The lack of fiscal control at Freddie Mac (NYSE:FRE) is not reassuring. The company disclosed this morning that its understatement of profits, earlier pegged to be no higher than $4.5 billion, came in at just over $5 billion for the years 2000-2002. The big surprise, though, is that it actually overstated its earnings in 2001 by $989 million. Overall, however, the company's results were understated .

Many investors are unclear as to why any company would understate its earnings. It's quite simple, really, and firms as diverse as Microsoft (NASDAQ:MSFT) and General Electric (NYSE:GE) have been criticized for using various legal, but distasteful "cookie jar" methods to save earnings for a rainy day. Stocks are generally awarded higher multiples if their earnings are thought to be steady and recurrent. By delaying or understating earnings in a period that has gone exceedingly well, the company smooths out its results, and can retain some of those unclaimed earnings at a later date should they need to generate slightly higher results than they achieve organically.

So for a company nicknamed "Steady Freddie," the steadiness is part of the game -- it's part of what makes Freddie Mac an attractive investment. Wall Street demands it and Freddie supplies it using shady accounting, doctored diaries, and fancy swaps, asset "parking," and other tools devised by ... yup, Wall Street. I think I'm going to be sick.

A report that was released in conjunction with the restatements shows how several Wall Street banks, including CSFB (NYSE:CSR) and Goldman Sachs (NYSE:GS), assisted with Freddie's convoluted derivative transactions to help the company groom its earnings.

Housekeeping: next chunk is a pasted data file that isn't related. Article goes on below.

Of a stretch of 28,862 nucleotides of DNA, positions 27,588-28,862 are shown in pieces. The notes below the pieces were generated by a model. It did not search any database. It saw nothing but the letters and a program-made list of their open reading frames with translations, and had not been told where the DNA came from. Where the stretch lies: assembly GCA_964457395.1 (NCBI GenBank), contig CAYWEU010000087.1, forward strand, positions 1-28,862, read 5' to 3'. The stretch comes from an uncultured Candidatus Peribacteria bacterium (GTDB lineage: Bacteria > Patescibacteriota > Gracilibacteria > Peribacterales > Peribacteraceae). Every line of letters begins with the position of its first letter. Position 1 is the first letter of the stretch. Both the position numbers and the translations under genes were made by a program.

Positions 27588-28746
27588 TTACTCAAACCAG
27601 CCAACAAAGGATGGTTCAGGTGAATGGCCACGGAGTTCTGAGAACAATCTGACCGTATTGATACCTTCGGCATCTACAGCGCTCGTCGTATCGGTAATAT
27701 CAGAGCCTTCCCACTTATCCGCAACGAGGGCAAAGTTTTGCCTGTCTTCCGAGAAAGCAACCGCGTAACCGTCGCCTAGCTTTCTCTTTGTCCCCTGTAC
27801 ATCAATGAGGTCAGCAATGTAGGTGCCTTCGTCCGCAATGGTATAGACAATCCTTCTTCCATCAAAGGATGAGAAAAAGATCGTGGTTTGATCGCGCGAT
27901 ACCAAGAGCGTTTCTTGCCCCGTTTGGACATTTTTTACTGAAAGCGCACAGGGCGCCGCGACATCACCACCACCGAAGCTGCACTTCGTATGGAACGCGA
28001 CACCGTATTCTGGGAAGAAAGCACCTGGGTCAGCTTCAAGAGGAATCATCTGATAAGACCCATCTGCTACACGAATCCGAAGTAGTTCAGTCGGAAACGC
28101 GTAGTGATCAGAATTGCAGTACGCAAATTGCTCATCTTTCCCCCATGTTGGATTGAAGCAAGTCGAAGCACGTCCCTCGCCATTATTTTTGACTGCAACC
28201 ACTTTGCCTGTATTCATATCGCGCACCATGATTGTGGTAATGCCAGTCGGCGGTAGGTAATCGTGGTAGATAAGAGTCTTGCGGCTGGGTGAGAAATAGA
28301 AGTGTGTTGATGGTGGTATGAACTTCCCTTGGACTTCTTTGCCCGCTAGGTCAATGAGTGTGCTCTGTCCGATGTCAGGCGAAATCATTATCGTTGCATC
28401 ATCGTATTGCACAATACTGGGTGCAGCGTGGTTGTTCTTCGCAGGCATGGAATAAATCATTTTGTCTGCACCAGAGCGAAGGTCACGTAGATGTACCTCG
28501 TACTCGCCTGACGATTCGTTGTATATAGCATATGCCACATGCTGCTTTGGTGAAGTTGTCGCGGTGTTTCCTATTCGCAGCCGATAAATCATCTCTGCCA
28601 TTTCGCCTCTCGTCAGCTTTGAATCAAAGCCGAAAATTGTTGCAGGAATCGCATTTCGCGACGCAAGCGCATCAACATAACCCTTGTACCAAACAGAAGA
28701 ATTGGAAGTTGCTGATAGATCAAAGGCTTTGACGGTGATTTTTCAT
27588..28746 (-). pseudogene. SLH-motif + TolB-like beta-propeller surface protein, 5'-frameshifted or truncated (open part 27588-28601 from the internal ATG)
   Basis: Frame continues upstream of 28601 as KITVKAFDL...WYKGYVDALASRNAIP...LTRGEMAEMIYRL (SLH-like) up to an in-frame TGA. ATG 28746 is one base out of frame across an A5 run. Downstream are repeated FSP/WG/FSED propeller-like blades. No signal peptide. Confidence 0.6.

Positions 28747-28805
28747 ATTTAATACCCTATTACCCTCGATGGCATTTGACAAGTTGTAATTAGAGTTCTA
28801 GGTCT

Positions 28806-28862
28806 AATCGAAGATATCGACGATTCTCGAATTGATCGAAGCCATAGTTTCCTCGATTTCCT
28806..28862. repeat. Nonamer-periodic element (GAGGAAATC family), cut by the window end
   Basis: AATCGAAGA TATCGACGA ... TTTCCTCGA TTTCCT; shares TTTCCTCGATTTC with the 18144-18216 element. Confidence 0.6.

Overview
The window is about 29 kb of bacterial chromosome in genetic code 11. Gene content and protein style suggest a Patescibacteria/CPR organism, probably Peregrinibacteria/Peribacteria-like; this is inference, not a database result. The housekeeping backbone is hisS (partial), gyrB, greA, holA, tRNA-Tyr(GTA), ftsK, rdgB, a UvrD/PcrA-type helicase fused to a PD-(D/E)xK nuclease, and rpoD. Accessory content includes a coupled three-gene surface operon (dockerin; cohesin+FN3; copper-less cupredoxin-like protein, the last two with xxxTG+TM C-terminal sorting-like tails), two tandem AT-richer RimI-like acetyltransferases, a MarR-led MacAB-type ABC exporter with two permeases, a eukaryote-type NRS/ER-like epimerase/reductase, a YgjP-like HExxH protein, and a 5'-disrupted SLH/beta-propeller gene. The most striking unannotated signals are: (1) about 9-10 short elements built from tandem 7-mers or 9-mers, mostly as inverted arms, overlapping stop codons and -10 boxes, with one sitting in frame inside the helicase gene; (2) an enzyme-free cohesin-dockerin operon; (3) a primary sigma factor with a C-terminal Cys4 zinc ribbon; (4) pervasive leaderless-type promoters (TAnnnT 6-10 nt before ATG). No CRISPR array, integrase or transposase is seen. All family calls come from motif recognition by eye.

The report by Baker & Botts law firm showed how Goldman, for example, partnered with Freddie Mac in some linked swap transactions to move more than $400 million of earnings from 2001 into later years. These swaps were approved by David Parseghian at Freddie, who briefly assumed the CEO's mantle at the company until regulators figured out that he was in the deception up to his eyeballs and demanded his ouster.

Freddie Mac says that it will be able to provide its 2003 restated financials by June. Problems solved, right? I'm unconvinced. Recently Freddie and Fannie Mae (NYSE:FNM) were able to avoid greater oversight by federal regulators into their activities. Critics have charged in recent years that the two companies have taken on substantially more risk in order to continue their rates of growth as the housing markets have matured. Given that all of the above -- all of it -- was done for the sake of keeping Freddie Mac's stock price as high as possible and generating big bonuses for corporate executives, I'd suggest that the circumstances that made such financial malfeasance both possible and attractive need to be addressed, and badly.

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